The main problem with these and similar systems is that they use machine learning, in particular deep learning as a black box. Their algorithm gives back a score claiming high numerical accuracy without explaining how it has been calculated.

Our own Condor software is doing similar things, showing a bird’s eye view of the communication patterns of organizations based on their E-mail, or social media archives. There is one key difference though, we apply the “Google Maps Privacy Principle”: aggregated information is shown to all users, the individual information is only shown to the affected individual. The principle is derived from Google Maps, which becomes truly useful by aggregating the location information of Android users with location tracking turned on and iPhone users with Google Maps turned on through dynamically tracking their smartphone location. But the only individual who knows her/his own personal location is the owner of the phone. Google Maps therefore aggregates global information and returns individually useful information to the individual user.

This approach is what we are trying to pursue in our own work:
(1) Show aggregated information to the public, and individual information only to the affected individual.
There are however applications where the individual user has to be identified to others. These applications can be split into two categories.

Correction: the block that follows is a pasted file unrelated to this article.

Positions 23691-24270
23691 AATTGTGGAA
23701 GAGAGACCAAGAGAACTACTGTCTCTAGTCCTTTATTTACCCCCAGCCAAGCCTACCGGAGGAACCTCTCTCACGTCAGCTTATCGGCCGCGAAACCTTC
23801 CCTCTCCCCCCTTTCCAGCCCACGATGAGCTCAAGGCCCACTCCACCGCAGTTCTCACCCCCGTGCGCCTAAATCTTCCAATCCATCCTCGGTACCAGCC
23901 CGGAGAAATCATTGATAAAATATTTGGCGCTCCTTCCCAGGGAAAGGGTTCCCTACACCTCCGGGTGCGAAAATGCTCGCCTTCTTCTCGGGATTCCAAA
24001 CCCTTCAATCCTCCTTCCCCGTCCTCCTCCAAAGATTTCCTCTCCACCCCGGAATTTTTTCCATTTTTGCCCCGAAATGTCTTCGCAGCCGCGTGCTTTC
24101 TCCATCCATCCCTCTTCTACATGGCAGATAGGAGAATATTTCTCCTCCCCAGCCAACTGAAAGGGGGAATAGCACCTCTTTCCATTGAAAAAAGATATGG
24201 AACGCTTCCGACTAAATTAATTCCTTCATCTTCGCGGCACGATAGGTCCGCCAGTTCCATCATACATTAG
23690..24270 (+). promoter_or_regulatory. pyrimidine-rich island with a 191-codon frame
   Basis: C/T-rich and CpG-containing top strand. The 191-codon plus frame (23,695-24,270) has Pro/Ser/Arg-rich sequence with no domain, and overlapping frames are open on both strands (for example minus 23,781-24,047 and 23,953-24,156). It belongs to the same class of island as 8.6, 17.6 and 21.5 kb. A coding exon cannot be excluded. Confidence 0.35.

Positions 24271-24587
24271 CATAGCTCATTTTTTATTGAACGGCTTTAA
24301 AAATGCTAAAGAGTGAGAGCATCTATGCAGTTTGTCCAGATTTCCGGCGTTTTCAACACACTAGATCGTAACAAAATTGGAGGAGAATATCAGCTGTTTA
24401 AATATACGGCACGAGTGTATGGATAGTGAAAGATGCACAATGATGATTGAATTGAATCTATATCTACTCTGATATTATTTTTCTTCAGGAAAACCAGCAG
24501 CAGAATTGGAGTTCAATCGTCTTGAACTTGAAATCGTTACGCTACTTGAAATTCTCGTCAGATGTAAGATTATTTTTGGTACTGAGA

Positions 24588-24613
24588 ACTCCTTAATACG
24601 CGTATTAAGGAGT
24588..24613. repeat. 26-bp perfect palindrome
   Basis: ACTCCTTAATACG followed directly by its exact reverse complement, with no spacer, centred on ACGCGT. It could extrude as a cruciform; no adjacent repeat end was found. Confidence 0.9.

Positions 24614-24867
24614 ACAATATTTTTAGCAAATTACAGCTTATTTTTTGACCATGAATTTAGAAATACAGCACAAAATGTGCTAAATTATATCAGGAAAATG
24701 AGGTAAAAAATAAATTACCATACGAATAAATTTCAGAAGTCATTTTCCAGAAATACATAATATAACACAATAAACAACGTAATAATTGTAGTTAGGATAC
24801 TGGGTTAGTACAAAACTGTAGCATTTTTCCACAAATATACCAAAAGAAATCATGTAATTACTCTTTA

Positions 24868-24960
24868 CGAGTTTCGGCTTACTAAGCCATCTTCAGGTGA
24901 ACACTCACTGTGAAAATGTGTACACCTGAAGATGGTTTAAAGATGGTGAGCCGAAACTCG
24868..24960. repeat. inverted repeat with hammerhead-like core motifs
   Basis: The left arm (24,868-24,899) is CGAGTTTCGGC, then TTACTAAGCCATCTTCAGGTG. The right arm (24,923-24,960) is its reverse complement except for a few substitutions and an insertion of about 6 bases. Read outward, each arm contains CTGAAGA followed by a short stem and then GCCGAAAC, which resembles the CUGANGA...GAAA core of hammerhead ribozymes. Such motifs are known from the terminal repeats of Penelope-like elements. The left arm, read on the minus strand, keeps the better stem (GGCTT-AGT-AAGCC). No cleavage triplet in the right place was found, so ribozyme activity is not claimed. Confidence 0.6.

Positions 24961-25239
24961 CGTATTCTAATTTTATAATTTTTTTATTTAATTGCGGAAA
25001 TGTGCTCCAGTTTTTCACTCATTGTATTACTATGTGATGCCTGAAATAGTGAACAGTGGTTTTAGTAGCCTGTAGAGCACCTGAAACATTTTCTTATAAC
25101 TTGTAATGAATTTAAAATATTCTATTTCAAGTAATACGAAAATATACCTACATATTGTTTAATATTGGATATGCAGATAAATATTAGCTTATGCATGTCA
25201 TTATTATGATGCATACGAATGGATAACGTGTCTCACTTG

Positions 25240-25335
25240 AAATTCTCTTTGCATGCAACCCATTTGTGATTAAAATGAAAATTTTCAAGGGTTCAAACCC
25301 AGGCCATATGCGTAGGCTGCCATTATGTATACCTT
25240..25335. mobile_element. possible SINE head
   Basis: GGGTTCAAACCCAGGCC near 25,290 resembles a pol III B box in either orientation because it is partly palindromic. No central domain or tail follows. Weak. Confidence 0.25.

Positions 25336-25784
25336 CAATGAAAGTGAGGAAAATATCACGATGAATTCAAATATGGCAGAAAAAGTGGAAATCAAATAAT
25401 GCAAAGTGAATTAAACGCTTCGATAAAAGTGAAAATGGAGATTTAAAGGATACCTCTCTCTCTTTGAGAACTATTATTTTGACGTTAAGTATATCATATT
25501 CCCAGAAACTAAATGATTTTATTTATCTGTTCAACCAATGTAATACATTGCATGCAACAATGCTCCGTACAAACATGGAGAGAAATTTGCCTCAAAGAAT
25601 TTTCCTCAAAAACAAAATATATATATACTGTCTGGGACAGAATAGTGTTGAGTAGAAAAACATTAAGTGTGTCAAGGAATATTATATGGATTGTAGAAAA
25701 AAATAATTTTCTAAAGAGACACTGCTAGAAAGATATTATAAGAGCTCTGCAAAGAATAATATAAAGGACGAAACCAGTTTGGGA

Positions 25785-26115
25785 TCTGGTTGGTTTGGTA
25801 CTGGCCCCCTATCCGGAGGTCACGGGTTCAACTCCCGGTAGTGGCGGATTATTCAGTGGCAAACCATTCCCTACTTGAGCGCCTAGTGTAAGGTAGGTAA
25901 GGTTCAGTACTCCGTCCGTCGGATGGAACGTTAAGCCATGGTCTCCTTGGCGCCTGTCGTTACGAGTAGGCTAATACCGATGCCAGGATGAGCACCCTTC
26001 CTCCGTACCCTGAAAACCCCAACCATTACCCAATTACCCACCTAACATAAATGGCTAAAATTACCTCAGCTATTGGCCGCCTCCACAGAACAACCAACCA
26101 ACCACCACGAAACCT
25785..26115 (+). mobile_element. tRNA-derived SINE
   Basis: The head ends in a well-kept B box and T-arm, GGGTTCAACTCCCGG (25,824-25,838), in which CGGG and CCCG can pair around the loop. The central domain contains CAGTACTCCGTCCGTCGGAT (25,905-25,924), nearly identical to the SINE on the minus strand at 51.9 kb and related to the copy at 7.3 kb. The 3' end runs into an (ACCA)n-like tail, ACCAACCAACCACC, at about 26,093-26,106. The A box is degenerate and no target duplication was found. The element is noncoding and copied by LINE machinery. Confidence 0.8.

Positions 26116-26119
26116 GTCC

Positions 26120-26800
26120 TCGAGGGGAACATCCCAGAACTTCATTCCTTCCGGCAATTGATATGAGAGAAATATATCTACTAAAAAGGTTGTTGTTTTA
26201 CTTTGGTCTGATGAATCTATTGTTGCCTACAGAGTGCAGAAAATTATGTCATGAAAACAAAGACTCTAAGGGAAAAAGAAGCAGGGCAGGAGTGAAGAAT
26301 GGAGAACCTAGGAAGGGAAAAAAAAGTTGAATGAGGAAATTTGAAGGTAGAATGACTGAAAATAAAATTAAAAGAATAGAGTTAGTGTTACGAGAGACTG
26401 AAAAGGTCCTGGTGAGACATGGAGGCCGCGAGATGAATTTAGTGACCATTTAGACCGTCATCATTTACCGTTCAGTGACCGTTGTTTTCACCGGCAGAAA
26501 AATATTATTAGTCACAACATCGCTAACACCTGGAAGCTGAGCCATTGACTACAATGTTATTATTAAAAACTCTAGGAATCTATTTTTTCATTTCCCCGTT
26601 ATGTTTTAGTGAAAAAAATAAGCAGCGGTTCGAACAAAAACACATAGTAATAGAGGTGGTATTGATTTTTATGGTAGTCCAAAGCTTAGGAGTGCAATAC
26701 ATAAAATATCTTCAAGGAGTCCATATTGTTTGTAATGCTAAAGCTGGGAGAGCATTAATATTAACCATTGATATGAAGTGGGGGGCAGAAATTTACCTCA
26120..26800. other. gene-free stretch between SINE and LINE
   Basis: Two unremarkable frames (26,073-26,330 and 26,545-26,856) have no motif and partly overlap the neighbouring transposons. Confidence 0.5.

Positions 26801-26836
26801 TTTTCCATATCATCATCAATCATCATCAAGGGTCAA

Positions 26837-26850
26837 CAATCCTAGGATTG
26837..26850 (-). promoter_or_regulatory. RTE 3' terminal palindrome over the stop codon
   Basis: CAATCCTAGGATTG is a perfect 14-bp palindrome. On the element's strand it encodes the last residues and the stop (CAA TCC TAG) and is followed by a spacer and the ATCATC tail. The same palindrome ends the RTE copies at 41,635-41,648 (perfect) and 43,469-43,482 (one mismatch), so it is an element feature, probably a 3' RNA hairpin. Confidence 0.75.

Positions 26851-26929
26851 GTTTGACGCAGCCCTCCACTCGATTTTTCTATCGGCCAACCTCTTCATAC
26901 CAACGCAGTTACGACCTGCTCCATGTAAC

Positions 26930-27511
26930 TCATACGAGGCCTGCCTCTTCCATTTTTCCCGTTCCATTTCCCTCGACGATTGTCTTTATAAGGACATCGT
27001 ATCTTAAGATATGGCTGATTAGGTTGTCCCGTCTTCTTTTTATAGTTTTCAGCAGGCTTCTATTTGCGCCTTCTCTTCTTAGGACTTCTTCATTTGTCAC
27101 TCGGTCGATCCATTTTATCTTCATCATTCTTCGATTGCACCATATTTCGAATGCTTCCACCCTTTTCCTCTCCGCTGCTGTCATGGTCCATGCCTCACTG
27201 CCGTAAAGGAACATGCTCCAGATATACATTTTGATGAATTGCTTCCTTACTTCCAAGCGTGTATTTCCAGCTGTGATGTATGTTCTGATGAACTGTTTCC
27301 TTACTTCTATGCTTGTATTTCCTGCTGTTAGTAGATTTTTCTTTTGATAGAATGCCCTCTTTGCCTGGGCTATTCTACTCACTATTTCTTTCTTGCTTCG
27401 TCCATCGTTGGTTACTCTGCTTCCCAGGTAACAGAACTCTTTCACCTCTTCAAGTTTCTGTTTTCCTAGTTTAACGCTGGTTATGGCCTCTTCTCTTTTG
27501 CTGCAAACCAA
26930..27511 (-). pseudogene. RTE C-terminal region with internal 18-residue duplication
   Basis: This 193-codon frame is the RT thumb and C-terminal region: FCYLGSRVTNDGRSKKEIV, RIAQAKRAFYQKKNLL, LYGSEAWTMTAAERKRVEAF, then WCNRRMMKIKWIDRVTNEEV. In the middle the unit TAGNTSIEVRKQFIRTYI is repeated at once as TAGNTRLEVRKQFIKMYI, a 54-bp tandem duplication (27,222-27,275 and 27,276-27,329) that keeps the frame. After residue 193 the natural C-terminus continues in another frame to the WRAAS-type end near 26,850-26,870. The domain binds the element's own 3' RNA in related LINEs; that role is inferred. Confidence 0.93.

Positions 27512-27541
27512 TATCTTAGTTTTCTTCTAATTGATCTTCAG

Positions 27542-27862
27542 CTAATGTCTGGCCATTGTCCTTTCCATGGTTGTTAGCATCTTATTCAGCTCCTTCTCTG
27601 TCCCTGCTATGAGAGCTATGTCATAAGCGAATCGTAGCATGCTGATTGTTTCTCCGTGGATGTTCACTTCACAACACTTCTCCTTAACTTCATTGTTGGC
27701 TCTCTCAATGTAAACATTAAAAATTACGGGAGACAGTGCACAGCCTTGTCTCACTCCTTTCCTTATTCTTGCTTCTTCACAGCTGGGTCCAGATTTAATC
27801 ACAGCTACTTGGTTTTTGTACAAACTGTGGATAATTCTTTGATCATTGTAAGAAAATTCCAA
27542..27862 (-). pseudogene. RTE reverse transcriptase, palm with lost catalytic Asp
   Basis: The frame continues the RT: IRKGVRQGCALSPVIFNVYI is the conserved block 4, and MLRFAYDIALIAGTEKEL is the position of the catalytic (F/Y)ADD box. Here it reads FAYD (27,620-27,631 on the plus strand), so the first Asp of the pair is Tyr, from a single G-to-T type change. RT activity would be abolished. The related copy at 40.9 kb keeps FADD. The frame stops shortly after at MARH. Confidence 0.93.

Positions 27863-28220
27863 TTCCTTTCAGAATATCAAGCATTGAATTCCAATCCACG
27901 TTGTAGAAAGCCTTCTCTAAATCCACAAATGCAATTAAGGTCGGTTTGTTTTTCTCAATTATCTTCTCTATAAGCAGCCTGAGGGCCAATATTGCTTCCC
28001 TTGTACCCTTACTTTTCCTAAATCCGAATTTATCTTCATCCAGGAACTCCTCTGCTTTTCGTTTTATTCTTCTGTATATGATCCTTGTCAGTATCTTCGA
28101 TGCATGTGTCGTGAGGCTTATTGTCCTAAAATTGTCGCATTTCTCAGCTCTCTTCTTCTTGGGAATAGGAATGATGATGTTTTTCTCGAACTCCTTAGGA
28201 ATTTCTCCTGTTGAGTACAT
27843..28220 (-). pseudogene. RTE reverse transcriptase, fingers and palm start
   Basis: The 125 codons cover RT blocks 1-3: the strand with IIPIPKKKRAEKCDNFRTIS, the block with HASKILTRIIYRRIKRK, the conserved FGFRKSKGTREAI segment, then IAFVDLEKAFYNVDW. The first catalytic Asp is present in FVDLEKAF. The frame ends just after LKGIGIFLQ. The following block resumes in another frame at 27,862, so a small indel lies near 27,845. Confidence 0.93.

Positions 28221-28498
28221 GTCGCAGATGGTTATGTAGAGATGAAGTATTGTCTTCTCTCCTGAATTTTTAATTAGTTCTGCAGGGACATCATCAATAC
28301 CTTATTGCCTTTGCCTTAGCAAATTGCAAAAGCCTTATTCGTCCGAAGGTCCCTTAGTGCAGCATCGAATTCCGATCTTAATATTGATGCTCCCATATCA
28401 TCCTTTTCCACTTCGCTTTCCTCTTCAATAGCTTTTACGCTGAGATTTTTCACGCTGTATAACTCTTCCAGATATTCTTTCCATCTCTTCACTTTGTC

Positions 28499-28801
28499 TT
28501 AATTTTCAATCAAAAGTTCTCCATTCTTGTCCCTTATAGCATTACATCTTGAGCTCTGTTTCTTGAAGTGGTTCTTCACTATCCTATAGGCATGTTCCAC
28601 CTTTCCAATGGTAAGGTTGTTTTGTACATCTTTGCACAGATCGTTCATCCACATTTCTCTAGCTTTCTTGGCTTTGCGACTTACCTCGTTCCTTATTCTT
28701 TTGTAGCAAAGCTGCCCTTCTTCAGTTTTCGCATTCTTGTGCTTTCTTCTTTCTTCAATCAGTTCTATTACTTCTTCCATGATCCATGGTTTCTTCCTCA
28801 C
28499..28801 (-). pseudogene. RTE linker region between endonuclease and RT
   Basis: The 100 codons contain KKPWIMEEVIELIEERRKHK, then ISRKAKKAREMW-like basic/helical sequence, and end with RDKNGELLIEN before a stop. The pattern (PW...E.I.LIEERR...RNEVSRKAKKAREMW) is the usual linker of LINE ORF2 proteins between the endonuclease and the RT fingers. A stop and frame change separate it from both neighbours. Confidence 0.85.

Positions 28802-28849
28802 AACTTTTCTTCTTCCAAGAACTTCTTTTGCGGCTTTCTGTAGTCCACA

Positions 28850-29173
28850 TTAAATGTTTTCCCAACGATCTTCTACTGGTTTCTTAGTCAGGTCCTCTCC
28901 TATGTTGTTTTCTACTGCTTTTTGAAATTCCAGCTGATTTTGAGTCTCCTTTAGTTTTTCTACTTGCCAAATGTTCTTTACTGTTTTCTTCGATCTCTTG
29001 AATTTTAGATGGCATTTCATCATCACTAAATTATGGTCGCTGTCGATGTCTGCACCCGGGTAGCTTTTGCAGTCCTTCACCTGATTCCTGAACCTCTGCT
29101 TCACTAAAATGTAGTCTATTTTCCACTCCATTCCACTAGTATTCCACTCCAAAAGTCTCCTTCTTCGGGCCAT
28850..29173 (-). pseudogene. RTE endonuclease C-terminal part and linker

(2) The application needs to identify the user, and the user gets a benefit from being identified, for example as a “rock star” employee, most collaborative employee, etc.
(3) The application needs to identify the user, and the user has a disadvantage from being identified, for example as a potential security risk, low performer, etc.

The applications from predictim, HireVue, and Fama are clearly in category (3). Users are convicted by a machine learning algorithm without knowing why. The algorithm operates as a black box. While arguments can be made for category (2) applications to run in such a mode – the user gets a pleasant surprise, even if s/he does not know why, this is clearly not acceptable for category (3) systems. At the very least does the user need to know why s/he has been convicted.
As I assume that more and more systems in category (3) will be built, for instance by law enforcement, I envision the need for an impartial authority, which can be public or private, to check and certify the accuracy of these AI-based prediction systems.